Endocrine Consult

Insulin Pump Therapy: Who, Why, and How

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With new technology available to aid patients, diabetes management in the 21st century is moving beyond metformin. Among these advances are insulin pumps, which are not just for the young and tech-savvy. In fact, in 2016, the American Diabetes Association (ADA) revised their Standards in Medical Care to recommend patients 65 and older continue to use their insulin pumps and continuous glucose monitoring devices (CGMs), rather than forego technology for more traditional treatment options.1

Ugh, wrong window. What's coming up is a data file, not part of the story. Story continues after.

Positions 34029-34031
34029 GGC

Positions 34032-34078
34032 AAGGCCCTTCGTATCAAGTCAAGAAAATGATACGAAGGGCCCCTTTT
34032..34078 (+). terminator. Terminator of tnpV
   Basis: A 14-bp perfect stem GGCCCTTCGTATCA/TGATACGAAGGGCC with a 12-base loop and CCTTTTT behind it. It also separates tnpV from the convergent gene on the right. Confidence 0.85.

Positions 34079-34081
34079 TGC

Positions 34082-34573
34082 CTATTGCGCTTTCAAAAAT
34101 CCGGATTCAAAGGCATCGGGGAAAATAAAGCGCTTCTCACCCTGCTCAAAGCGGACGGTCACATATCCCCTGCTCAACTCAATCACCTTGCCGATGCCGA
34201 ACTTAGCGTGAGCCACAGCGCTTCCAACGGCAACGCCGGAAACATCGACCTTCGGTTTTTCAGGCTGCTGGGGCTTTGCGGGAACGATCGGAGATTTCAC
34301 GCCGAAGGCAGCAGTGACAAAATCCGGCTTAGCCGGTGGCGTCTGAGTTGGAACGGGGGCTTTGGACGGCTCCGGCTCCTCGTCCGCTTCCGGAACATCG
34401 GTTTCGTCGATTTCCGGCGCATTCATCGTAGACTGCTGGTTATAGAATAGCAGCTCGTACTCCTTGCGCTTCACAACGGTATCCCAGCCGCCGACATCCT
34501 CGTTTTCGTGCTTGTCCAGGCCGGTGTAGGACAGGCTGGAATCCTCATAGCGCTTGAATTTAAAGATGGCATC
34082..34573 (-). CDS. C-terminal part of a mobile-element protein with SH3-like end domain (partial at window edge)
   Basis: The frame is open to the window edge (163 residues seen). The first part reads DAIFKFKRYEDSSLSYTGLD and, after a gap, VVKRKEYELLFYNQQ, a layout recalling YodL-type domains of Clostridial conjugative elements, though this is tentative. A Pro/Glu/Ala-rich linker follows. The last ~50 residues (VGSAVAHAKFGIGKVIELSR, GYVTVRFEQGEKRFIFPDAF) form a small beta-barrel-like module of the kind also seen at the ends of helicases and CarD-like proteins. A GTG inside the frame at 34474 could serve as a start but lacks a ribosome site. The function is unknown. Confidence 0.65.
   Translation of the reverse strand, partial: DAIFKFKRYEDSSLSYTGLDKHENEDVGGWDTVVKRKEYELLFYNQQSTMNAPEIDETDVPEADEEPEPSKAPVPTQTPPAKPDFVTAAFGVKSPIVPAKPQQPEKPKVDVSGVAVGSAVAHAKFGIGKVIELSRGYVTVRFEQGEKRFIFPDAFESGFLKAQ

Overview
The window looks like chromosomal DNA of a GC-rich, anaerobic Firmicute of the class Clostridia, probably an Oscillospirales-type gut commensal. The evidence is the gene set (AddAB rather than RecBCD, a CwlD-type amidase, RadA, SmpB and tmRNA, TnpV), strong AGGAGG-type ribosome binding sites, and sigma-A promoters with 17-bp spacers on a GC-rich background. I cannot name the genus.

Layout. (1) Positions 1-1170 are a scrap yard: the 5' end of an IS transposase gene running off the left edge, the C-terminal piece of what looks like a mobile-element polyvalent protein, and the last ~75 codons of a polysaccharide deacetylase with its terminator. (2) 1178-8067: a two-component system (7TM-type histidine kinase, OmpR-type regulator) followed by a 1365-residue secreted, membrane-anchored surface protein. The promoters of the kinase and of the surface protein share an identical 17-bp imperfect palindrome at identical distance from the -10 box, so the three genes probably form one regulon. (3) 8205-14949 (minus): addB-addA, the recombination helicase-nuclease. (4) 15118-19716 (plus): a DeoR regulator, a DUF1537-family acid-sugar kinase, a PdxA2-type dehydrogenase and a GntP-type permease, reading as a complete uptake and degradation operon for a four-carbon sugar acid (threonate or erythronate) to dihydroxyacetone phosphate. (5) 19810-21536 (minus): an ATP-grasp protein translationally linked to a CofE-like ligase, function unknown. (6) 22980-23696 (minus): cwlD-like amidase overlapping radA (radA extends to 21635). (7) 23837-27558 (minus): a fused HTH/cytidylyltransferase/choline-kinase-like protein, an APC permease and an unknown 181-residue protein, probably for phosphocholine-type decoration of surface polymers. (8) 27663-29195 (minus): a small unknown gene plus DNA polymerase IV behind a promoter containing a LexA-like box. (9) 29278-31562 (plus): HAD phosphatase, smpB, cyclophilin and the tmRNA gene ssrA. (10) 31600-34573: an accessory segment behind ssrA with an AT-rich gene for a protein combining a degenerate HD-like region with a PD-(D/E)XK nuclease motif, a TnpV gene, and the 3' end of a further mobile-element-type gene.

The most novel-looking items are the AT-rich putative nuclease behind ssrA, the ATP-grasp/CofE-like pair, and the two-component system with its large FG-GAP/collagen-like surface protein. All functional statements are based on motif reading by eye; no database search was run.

Insulin pumps enhance or mimic the role of the pancreas by providing a background, or basal, rate of insulin, as well as boluses for food or glucose corrections. A small catheter is inserted under the skin—in the same areas used for injections (eg, arm, thigh, abdomen)—to release ­insulin.2

While the benefits of technology cannot always be quantified, there are data to suggest insulin pumps can reduce A1C by 1.1% in patients with type 2 diabetes. In tandem with CGMs, insulin pumps have been shown to be cost effective in those with a history of severe hypoglycemia.3,4

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